17 January 2020

It's the freakiest show

Friday it is. And as I am a great fan of Robin, I will again tag along with her fabulous idea of music on a Friday.

And because I am somewhat afflicted by patterns and lists and order in my life, I am doing this alphabetically by first letter of the first name.

This is week D and well, obviously, there has to be David Bowie. I could write a long essay here, how David Bowie came into my live when I was a dreadfully lost and bored teenager on school exchange in Grimsby (a town as grim as the name implies), how my stealing glittery blue eye shadow  in Woolworth still burdens my conscience some 40 something years later and yet, how the memory still cheers me on a rainy day. Painting my eye lids blue (and refusing to wash it off with the result that I was expelled from school) may for some be nothing more than pointless cosmetics in poor taste, but for me, on that day, it was a thrilling act of rebellion.


  1. Wow! I've never heard this music before. I love it. Just watching David Bowie and those stunning eyes. Fantastic. Thank you for this.

  2. love David Bowie. we went to see him when he did his tour, the last times he would perform his work prior to I forget which year but so many classics of his. the world lost an amazing talent when he passed. I notice his eyes here, one dilated and one not. were they always like that?

    1. I remember reading that he had an accident as a child which resulted in one of his eyes being permanently dilated.

  3. What a treat. Never heard this before.

    Love hearing about your act of rebellion too. Ah, the good ole days.

  4. Expelled from school for that blue eyeshadow! Now there are lots of teenagers with blue hair going to school.

    The only part of the Life on Mars song I had heard before was the line about the caveman. I heard it on the radio when I was 10 years old in 1960. I love that David Bowie mixed that line into his song! (-:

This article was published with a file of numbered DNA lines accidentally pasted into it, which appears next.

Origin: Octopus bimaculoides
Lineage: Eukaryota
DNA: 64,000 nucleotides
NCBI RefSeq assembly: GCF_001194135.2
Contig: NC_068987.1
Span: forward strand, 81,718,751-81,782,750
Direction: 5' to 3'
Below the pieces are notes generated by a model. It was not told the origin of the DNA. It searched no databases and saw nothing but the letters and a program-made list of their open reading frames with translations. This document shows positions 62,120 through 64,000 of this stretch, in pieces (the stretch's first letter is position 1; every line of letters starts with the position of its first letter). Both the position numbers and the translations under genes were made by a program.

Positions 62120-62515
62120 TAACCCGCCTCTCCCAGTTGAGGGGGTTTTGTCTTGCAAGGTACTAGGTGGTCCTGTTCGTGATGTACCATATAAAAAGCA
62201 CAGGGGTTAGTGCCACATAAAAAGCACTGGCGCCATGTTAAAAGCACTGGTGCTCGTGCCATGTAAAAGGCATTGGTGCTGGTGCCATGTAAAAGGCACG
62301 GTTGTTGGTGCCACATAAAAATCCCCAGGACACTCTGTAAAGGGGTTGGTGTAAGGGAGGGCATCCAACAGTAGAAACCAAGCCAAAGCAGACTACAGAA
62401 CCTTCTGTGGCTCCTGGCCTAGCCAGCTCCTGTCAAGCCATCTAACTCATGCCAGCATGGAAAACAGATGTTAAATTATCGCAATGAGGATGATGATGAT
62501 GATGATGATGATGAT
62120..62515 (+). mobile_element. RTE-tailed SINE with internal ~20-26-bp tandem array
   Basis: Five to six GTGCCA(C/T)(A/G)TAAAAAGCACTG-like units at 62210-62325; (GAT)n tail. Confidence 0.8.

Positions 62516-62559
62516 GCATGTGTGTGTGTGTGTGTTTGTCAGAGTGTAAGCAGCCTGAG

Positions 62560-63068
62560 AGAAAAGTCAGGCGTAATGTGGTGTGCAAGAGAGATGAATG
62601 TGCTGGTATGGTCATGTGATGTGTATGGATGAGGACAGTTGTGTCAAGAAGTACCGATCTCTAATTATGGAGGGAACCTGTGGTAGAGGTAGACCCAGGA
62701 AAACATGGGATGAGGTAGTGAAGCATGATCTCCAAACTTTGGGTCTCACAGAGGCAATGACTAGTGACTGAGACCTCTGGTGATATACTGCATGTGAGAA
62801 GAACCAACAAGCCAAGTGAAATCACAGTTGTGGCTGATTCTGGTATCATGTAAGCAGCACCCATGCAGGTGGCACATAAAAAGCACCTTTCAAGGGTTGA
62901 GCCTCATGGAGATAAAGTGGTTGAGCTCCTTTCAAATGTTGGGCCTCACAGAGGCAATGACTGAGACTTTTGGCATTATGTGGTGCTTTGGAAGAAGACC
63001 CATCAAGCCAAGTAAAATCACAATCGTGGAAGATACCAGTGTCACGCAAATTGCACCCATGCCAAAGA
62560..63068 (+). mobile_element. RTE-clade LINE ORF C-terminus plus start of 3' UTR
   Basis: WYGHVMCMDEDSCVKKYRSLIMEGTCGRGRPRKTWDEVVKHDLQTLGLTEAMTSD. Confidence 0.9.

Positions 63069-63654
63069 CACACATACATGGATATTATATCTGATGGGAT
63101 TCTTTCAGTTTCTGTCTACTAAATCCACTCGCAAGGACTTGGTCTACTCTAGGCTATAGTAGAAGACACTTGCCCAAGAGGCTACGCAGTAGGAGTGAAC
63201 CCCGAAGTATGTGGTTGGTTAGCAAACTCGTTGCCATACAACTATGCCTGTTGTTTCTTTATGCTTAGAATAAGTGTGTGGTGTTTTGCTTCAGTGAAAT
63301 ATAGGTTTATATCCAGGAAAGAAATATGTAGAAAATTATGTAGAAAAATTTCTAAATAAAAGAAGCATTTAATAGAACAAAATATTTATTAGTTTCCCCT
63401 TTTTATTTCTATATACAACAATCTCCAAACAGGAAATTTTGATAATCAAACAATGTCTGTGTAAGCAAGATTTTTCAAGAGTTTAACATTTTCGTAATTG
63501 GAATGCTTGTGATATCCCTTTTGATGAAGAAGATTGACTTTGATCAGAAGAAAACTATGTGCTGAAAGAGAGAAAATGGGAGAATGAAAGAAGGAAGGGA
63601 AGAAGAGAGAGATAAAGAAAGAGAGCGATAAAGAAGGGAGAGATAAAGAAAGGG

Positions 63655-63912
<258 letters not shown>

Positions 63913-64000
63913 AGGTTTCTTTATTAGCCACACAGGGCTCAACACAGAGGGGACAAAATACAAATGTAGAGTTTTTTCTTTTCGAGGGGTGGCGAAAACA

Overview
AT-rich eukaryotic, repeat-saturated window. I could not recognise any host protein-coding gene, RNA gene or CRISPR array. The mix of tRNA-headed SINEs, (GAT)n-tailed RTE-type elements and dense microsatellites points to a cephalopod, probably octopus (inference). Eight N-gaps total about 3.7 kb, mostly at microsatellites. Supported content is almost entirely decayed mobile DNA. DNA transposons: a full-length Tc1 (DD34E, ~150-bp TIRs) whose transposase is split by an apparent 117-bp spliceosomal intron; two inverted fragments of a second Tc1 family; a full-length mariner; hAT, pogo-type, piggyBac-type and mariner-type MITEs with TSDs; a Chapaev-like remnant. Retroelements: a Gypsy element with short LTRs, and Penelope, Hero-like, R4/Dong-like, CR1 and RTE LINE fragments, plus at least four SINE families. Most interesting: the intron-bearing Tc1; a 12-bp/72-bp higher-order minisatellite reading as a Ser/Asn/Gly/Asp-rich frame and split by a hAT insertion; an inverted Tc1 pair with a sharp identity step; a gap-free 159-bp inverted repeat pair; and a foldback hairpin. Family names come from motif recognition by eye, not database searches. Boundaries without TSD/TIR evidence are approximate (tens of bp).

The sweet taste of rebellion. When I was the age you were when David Bowie's music came into your life, it was Bob Dylan and the Beatles and the Rolling Stones that brought something into my life that saved me from despair. When I was 15? 16? my father told me that I was a nice girl until I started listening to Bob Dylan.


    It is good to be reminded via that video of the extraordinary art David Bowie created.

    In 1971, I wasn't paying attention to David Bowie or much of anything else in due to my life taking a dark turn, although I clearly remember hearing the distinctive sound of David Bowie's voice and songs on the radio while driving in my VW. It wasn't until about 10 years later that I matched his face with his voice because a friend of mine then was a David Bowie fan.

  5. He was brilliant. I didn't appreciate his music when it was current...I'm a slow learner. There are actually a few artists of the period that (Queen) that I didn't discover until they were past their prime. I was a folk hippie chick all the way -- anything electric or glittery went right past me. Thanks for sharing David Bowie with us today.

  6. I have to admit that as a newly married and very pregnant 20 year old in 1971, I had a poster of David Bowie up in our apartment. The thought of you stealing glittery blue eye shadow in Woolworth's tickles me.

  7. Refusing to wash it off to the point of being expelled, now that is commitment to self-expression, a necessary act of rebellion in the quest to become who you are. Love this story.

  8. I LOVED Ziggy Stardust and the Spiders from Mars. Brilliant.

  9. And he was a hero for all the trans/drag/queer folks with his crossdressing, gender fluid presentation. Bless David Bowie.

  10. I love that. Those acts of rebellion are so essential to figuring out who you are.